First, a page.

Their go-to faces are indicative.
The other day independent journalists of Belsat TV channel wondered Minsk residents what would they do in case of the change of power in Belarus. Should Lukashenka resign?
The absolute majority of respondents were unanimous - the dictator must resign. And 99% of Belarusians are ready to celebrate his resignation with mass public festivities.
Are there preconditions in Belarus for aspirations of the people to come true? Coordinator of European Belarus, one of the leaders of the Belarusian National Congress (BNC) Jauhen Afnagel answers questions of Charter97.org.
- Zimbabwe took a "bloodless correction" of power. What parallels with Belarus do you see?
- There are enough of them. Both Lukashenka and Mugabe once gained power in countries where economic development and prospects were better than those at the most of their neighbors. And they pushed the countries over the edge. Huge inflation, depreciation of the national currency, regular denominations and devaluations, poverty and unemployment, conflict with the West, sanctions are the reality for both Zimbabwe and Belarus.
Both dictators had a maniacal desire for power, persecution of opponents, a constant search for enemies and conspiracies, even in their surroundings. For a reason they easily found a common language and joyfully embraced at international forums.
Naturally, parallels will be in the end of the reign of Mugabe and Lukashenka. I'm sure the Belarusian ruler did not sleep well during last nights - like after the infamous end of Milosevic, Hussein, Gaddafi and other friends. He probably had nightmares - a carnival in the streets, a common betrayal of officials, the fraternization of the people and the military and the return of opposition leaders from exile.
- Is it possible to explain such a rapid and bloodless overthrow of the dictator with the magic formula "got tired"? Can it be said that if a narrow group of military men became the "rock", then the "hard place" is the people who are tired of the dictatorship?
- Judging by what residents of Zimbabwe's capital have told journalists in recent days, "got tired" sound too gentle. There was a strong language. By the way, this is another parallel with Belarus.
Now our activists in Minsk and other cities of the country are conducting polls in the streets, telling about the BNC, asking about the attitude to the authorities and willingness to participate in protests.
If earlier the criticism of the regime somehow fell within bounds of propriety, now it is hard to cite people's thoughts using common language.
- The whole world has seen genuine photos of the joy of Zimbabweans - and Mugabe party members from the highest echelons of power, and ordinary people. Will the Belarusians feel the same?
- Perhaps, people from the dictator's inner circle - officials, siloviki, heads of large enterprises- will rejoice the most. After all, if the majority of Belarusians somehow managed to lose sight and have long been trying not to notice Lukashenka, these people see and hear him every day, they have to endure his rudeness and exercise insane ideas.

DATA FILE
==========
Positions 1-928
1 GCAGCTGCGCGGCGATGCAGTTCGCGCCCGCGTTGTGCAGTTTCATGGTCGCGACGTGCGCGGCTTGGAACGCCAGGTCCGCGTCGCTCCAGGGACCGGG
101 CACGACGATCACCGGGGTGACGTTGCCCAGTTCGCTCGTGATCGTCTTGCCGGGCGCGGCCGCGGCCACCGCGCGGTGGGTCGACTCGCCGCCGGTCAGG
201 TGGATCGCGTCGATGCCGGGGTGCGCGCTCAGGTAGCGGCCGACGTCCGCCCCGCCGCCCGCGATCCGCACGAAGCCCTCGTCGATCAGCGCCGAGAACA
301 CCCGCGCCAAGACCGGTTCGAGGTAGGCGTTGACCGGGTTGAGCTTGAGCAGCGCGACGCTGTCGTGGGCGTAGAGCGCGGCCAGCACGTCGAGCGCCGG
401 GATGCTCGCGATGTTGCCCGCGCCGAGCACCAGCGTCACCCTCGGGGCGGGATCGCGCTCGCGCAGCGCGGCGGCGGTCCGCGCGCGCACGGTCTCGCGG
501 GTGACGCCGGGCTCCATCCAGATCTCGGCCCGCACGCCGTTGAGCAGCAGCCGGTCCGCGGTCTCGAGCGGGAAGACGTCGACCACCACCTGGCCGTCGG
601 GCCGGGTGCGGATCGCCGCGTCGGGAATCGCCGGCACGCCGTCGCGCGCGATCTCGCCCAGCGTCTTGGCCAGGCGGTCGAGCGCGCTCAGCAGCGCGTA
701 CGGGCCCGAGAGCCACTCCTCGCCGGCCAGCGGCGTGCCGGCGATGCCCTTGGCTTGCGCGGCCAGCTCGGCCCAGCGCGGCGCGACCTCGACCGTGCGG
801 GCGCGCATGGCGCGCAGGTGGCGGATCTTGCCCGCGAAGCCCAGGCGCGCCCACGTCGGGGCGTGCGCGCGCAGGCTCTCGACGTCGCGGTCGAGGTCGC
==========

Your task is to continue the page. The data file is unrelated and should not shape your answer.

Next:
They hate the ruler much stronger than an average resident of the country. Their go-to faces are indicative. It's worth remembering that most people in the Lukashenka's inner circle are smarter and more capable than their boss. I guess many of them are thinking about how to overthrow him.
- You are an activist of the Belarusian resistance and politician. Any politician is a strategist. What, in your opinion, are the weakest points in the Belarusian dictatorship?
- They are the lack of funds and sources to find them, total distrust within the ruling group, inability to propose a strategy to let the country move on, the one people could have trust in at least for some time.
- In continuation of the previous question: what, in your opinion, is the most possible scenario for overthrowing the dictatorship in Belarus?
- In fact, if earlier the scenario was one, today there can be many options. Sreets protests will likely to happen.
As I said, the regime has no and will not have money. The authorities will continue its attempts to raise it on people. They already do it - they come up with new fees, fines, taxes. One of these innovations will become a red line, a point of no return.
People will take the streets in order not to leave them before the change of power. Plants and universities will not work. Siloviki will not touch the people, because the authorities are robbing and humiliating them, and their families too. Yes, and police officers and members of the secret services have been constantly telling the opposition activists: if there are a hundred thousand people on the streets, no one will touch you. I believe them.
In a couple of days or hours a group of the most intelligent and clear-headed officials will come to an agreement with the leaders of the opposition and hand over their boss.
Other options are possible - a military coup, a "sudden" death of the dictator... Russia's intervention is possible, Putin is got tired of Lukashenka even more than Belarusians. In any case, there is the one way out and everyone knows it.